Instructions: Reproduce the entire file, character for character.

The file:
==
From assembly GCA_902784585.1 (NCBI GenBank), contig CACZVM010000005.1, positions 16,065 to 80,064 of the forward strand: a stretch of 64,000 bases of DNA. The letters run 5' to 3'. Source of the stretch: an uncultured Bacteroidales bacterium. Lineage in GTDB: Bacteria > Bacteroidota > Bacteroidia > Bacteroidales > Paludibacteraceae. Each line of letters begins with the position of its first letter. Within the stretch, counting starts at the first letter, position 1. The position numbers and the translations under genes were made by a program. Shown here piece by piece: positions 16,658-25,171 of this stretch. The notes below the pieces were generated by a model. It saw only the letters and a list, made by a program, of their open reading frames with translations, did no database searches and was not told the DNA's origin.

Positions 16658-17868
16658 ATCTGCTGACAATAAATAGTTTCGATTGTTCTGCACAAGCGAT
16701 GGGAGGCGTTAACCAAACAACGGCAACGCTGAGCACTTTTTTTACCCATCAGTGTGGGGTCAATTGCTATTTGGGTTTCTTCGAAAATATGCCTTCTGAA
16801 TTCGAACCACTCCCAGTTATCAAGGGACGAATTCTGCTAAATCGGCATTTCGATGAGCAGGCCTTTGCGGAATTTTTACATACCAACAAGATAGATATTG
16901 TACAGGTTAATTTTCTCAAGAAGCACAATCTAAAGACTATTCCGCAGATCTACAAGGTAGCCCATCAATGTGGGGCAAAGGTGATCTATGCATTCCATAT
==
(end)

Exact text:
From assembly GCA_902784585.1 (NCBI GenBank), contig CACZVM010000005.1, positions 16,065 to 80,064 of the forward strand: a stretch of 64,000 bases of DNA. The letters run 5' to 3'. Source of the stretch: an uncultured Bacteroidales bacterium. Lineage in GTDB: Bacteria > Bacteroidota > Bacteroidia > Bacteroidales > Paludibacteraceae. Each line of letters begins with the position of its first letter. Within the stretch, counting starts at the first letter, position 1. The position numbers and the translations under genes were made by a program. Shown here piece by piece: positions 16,658-25,171 of this stretch. The notes below the pieces were generated by a model. It saw only the letters and a list, made by a program, of their open reading frames with translations, did no database searches and was not told the DNA's origin.

Positions 16658-17868
16658 ATCTGCTGACAATAAATAGTTTCGATTGTTCTGCACAAGCGAT
16701 GGGAGGCGTTAACCAAACAACGGCAACGCTGAGCACTTTTTTTACCCATCAGTGTGGGGTCAATTGCTATTTGGGTTTCTTCGAAAATATGCCTTCTGAA
16801 TTCGAACCACTCCCAGTTATCAAGGGACGAATTCTGCTAAATCGGCATTTCGATGAGCAGGCCTTTGCGGAATTTTTACATACCAACAAGATAGATATTG
16901 TACAGGTTAATTTTCTCAAGAAGCACAATCTAAAGACTATTCCGCAGATCTACAAGGTAGCCCATCAATGTGGGGCAAAGGTGATCTATGCATTCCATAT